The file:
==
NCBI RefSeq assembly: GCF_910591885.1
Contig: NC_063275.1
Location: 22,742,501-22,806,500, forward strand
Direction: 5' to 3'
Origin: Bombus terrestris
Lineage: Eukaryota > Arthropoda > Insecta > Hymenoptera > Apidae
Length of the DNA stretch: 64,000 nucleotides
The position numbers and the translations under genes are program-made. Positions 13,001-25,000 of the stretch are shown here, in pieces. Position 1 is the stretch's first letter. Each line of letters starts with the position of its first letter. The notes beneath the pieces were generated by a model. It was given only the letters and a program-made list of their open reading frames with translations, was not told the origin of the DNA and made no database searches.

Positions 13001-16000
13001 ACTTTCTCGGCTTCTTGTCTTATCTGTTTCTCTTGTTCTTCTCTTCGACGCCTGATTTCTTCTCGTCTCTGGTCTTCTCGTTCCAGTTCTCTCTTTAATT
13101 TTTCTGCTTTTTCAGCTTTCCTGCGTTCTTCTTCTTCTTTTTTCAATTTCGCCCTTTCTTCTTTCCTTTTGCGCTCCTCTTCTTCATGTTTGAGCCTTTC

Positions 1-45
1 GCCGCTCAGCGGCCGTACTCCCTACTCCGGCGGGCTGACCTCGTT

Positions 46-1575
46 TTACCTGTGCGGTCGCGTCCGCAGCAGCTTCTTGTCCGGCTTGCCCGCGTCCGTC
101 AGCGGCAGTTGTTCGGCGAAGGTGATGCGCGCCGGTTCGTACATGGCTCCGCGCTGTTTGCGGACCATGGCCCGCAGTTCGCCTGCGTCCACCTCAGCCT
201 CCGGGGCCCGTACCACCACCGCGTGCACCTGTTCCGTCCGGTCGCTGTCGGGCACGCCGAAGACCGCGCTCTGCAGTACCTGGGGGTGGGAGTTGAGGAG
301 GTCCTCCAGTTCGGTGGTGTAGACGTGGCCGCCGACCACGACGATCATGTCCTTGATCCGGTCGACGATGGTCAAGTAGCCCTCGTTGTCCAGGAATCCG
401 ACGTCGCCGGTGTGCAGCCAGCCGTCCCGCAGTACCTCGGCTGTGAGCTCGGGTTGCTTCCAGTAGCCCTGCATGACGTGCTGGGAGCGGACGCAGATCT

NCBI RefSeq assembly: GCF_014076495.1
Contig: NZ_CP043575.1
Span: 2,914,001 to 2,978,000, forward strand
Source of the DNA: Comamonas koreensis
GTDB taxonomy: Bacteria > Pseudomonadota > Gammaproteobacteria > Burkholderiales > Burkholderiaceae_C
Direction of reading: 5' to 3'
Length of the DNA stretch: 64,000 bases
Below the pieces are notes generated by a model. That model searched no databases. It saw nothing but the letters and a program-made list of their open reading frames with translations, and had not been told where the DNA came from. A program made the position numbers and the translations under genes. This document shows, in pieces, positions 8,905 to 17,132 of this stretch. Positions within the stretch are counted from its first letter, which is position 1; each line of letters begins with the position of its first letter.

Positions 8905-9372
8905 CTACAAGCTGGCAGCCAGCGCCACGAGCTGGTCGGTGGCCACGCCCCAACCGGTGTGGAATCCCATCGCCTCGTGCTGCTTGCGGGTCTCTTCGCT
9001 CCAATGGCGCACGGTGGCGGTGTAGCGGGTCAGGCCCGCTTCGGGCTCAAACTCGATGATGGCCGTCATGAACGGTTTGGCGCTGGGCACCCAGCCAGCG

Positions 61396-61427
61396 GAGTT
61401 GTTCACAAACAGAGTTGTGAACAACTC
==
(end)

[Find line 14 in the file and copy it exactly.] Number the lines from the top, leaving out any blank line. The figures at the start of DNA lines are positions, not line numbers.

Positions 46-1575